The High Plateau Humane Society (HPHS) is an All-Volunteer Organization, whose members work hard to help Modoc Animals in need. Please consider joining the HPHS TEAM as a Volunteer or Supporting Member. Here are some of the great people you will meet if you do!
|Kim Marchant with canine friends Tex and Loki|
Kim Marchant was born in Anchorage, Alaska, in 1958 when it was still a territory. She loved the outdoors and happily lived with her family in a log house just outside of town. Kim’s parents were animal lovers and passed that love on to her. They kept a menagerie of horses, dogs, cats, rabbits, ducks, and chickens, and Kim was always rescuing birds and squirrels that she found wounded. It was an amazing childhood that helped shape her as an adult.
After high school, Kim moved to Fairbanks, eventually getting work on the Alaska pipeline. Good pay, but very isolating. So, after three years in Fairbanks, Kim moved back to Anchorage. Tired of the rain, dark and cold, Kim moved to Oakland, CA, in 1984, and was hired right away as a driver for UPS. She was with them for 28 years before retiring. It was a demanding job, long hours, and left little time for much else. She volunteered for the Milo Foundation (a rescue in the Bay Area) when she had time, but felt she didn’t do enough and vowed to volunteer with animal rescues more after retirement.
Kim retired in 2012 and moved to her dream home in the mountain forests near Alturas. Once settled, she started volunteering for the High Plateau Humane Society (HPHS) by helping with various projects. When the President of HPHS left in 2018, and the organization was on the brink of closure, Kim stepped in and took over store operations, joined the Board, accepted the office of President, and shepherded HPHS through significant organizational changes, a major building remodel, and the establishment of our first organizationally-owned dog care facility.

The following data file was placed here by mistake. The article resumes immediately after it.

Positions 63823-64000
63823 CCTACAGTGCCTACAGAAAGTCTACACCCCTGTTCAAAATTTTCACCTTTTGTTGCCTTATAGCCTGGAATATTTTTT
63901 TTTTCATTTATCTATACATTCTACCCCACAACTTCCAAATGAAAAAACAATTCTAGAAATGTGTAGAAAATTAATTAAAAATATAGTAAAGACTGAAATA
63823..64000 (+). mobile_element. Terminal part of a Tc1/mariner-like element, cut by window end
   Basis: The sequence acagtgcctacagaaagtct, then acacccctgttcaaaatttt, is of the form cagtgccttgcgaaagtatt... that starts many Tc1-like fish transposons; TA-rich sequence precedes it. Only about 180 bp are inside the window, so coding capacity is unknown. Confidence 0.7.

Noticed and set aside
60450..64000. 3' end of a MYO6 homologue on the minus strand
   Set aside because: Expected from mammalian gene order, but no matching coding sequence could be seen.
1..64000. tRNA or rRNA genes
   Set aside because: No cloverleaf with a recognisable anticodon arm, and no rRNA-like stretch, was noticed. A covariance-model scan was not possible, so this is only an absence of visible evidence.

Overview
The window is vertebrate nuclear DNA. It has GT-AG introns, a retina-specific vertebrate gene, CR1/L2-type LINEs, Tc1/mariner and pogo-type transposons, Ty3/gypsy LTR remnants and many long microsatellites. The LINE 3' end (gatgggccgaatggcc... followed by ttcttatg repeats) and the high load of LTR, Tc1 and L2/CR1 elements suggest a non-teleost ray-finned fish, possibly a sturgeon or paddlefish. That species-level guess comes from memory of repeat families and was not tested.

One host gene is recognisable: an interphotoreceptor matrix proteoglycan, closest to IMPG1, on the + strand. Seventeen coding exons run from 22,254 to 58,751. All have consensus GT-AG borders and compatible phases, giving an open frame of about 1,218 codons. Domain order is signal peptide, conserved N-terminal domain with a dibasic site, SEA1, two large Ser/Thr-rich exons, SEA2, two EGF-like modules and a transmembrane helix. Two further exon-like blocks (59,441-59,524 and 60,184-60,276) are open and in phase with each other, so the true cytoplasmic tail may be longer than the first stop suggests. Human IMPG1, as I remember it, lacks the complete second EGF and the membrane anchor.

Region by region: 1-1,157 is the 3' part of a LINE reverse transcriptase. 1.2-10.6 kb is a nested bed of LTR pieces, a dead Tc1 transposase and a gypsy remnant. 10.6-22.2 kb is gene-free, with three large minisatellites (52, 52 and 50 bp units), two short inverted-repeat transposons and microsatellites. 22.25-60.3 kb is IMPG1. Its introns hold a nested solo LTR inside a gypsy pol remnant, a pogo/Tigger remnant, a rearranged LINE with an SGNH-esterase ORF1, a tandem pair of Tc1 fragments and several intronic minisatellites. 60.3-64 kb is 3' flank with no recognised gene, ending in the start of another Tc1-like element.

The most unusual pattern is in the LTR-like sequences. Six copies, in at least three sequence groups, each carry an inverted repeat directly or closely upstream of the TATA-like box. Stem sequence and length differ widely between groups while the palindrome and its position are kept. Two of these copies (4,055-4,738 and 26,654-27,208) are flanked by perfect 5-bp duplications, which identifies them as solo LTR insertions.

Although funding is still an everyday challenge, and there is much more to do, Kim notes “This is not a one-person job. Nothing would have happened without the dedicated volunteer team we have today. Without them HPHS would simply not exist. I am really proud of our team, but I know we need more help. We need more volunteers to help walk and train dogs, care for cats, work as retail help in the Thrift Store and spearhead fundraising events. We also need community members to join us by contributing ongoing financial support. Still, we are very grateful to the community, and hope to keep helping the dogs and cats of Modoc County for many years to come.”
BOARD MEMBER, BOARD SECRETARY/TREASURER AND
DOG PROGRAM MANAGER
|Jennifer with foster dog Tilly|
Prior to her work with HPHS, Jenn received an Engineering degree from the University of California at San Diego, and went on to complete a Master in Public Administration degree from San Diego State University while working as a City Planner and Redevelopment Specialist with the County of San Diego. She later worked for the Cities of San Leandro and Fremont in the Bay Area of California before going into private practice in 2007.